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Nor’Easter Damaged Brick Sea Wall Cap; Beach Entrances to be Restored for Summer

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A bulkhead cap on Brick's sea wall is dislodged, March 2017. (Photo: Daniel Nee)
A bulkhead cap on Brick’s sea wall is dislodged, March 2017. (Photo: Daniel Nee)

Mayor John Ducey said Brick will ask the state to provide sand that will be used to restore beach entrances rendered inaccessible by scouring along the township’s sea wall.

“We’re going to be doing exactly what we did last year,” Ducey said. “We’ve requested the state to pay for the sand and truck the sand in, and then our guys will be doing the work to create the berms, walkovers and the zig-zag paths down.”

Because a federal beach replenishment project has yet to cover the sea wall with a dune, waves from storms frequently scour the base of the wall, creating drops up to 15-feet in some areas. For the last several years, Brick has had sand trucked in to cover the wall and create makeshift beach entrances that were safe enough for swimmers.

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The most recent nor’easter produced some damage to the cap that tops the steel wall. The cap, which provides a covering for what would otherwise be a thin sheath of metal, was dislodged at Kupper Drive, just south of Brick Beach III.

A bulkhead cap on Brick's sea wall is dislodged, March 2017. (Photo: Daniel Nee)
A bulkhead cap on Brick’s sea wall is dislodged, March 2017. (Photo: Daniel Nee)
A bulkhead cap on Brick's sea wall is dislodged, March 2017. (Photo: Daniel Nee)
A bulkhead cap on Brick’s sea wall is dislodged, March 2017. (Photo: Daniel Nee)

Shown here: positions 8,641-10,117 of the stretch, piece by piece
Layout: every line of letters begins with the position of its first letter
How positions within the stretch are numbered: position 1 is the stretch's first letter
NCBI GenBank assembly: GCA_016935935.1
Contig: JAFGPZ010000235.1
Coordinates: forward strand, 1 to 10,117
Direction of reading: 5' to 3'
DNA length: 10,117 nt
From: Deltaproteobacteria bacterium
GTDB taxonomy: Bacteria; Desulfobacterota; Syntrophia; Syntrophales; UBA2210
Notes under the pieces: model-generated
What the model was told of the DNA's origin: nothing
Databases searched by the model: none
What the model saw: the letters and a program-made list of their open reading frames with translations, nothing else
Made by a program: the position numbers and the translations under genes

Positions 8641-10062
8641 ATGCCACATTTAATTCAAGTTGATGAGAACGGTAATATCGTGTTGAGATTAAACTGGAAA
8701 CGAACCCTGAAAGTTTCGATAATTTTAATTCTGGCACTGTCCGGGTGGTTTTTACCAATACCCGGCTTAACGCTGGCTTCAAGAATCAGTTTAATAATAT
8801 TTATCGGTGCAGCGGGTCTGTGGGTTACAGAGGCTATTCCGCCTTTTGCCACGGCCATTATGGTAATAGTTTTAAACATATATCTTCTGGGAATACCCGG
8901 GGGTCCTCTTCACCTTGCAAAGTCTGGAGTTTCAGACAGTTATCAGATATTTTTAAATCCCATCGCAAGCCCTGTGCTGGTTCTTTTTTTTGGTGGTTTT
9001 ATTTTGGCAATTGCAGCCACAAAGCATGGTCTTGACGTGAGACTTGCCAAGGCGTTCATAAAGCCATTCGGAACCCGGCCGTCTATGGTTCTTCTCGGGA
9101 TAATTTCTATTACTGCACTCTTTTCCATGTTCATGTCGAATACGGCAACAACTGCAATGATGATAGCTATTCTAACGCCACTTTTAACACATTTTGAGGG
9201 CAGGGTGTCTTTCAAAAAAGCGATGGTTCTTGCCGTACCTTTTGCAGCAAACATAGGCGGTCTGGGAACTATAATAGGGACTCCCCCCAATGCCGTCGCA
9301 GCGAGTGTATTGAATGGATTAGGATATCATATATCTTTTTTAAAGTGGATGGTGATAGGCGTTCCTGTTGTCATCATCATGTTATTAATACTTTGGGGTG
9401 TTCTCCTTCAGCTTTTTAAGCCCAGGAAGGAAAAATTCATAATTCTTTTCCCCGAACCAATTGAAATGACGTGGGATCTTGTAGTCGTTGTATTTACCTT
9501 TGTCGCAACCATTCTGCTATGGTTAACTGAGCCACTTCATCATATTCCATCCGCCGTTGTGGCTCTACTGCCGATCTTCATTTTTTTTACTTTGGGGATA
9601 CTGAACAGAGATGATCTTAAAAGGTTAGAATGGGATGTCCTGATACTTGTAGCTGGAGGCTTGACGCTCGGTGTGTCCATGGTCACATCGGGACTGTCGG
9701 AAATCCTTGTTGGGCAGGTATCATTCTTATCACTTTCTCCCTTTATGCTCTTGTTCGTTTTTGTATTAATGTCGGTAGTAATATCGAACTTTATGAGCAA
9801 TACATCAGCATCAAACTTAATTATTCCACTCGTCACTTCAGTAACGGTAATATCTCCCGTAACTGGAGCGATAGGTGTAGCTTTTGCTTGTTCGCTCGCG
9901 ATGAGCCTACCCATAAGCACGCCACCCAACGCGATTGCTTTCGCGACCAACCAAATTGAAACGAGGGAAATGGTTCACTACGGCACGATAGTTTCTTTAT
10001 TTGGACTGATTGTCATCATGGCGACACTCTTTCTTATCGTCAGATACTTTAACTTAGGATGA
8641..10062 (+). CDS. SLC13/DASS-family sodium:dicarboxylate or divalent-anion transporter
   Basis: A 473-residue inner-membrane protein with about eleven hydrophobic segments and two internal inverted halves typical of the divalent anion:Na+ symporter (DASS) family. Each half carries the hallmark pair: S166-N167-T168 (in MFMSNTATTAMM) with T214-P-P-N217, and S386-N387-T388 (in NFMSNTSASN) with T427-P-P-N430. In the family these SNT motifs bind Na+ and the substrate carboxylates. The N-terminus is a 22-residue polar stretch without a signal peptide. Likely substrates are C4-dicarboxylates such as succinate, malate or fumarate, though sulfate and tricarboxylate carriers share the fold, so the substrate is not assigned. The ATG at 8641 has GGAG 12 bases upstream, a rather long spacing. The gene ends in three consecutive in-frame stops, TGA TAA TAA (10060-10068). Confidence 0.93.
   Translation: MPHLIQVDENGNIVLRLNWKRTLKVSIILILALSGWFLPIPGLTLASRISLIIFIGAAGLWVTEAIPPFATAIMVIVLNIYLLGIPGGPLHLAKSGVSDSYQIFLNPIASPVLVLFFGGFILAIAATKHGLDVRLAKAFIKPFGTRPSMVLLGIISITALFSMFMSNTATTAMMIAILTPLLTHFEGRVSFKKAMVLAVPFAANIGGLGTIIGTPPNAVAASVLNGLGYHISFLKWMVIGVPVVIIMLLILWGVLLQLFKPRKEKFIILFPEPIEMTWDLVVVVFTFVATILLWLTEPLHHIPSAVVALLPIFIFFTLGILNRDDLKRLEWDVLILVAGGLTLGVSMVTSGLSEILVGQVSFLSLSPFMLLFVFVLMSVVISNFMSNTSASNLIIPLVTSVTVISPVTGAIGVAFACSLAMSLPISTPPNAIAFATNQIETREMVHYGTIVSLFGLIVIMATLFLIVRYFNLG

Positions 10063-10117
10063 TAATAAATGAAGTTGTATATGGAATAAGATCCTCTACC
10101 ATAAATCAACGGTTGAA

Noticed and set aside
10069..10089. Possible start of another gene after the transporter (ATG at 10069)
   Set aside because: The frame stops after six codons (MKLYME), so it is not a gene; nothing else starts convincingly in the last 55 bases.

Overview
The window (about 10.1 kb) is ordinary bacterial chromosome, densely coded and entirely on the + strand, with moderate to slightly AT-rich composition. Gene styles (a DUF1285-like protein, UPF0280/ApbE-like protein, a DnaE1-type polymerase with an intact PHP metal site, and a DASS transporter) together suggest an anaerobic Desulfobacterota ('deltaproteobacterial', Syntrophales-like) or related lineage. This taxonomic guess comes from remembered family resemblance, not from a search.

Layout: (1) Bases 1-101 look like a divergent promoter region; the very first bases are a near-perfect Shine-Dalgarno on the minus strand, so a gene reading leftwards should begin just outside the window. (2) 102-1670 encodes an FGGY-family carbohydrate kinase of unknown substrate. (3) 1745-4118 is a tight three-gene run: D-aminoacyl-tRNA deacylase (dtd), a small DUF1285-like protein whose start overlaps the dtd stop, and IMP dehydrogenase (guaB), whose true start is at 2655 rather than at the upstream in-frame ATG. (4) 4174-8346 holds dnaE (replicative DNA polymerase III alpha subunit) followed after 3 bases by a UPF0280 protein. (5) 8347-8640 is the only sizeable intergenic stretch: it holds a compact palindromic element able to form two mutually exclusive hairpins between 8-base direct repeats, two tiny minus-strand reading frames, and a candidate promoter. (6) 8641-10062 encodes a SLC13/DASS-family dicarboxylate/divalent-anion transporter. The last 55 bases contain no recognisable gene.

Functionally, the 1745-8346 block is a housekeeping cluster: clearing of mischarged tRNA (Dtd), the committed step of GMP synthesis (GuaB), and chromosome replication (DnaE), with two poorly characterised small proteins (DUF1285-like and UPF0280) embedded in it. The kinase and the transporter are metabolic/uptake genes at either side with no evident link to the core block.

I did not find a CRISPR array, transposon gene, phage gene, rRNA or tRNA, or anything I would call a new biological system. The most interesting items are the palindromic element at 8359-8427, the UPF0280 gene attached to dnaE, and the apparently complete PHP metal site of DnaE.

“The cap was installed to provide a clean top surface and to protect the public from top of the sheet pile,” said Bob Considine, spokesman for the state Department of Environmental Protection. “This is a typical maintenance for this type of cap on a wall subject wave up lift.”

Because the cap is not a “structural element of the wall,” Considine said, it is the township’s responsibility to repair it.


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  • Mark Story Jenks

    The state should fix it! It looks to me like it was never fastened properly in the first place.
    If you look carefully you’ll see what I mean.

  • Tim Sharkey

    Video footage of just how strong Mother Nature can be:

    http://www.timsharkey.com/blog/2016/1/2016-nor-easter-jonas

  • Surfrider

    One has to question where this wall was built. This spot in Normandy beach at Kupper Drive seems to have the wall go out in this spot closer to the ocean. It appears to be a mistake, it should have been back about another 15′ or so, but I am certainly no engineer. The “ocean drop” is in the same spot it has always been at, if this wall was not there, I still believe the beach here would be the usual normal decline down to the water from the high spot at top of street, like it always has been for the last 50 years or so…and probably more beyond my experience…But the ocean water has got to be kept out of overflowing the peninsula into the bay, that is what screwed us during Sandy, unfortunately the “perfect storm” Sandy was an anomaly which threw the “wrench” into the problem.

  • KaayC

    Was this not completed because of the holdouts? Or am I mistaken?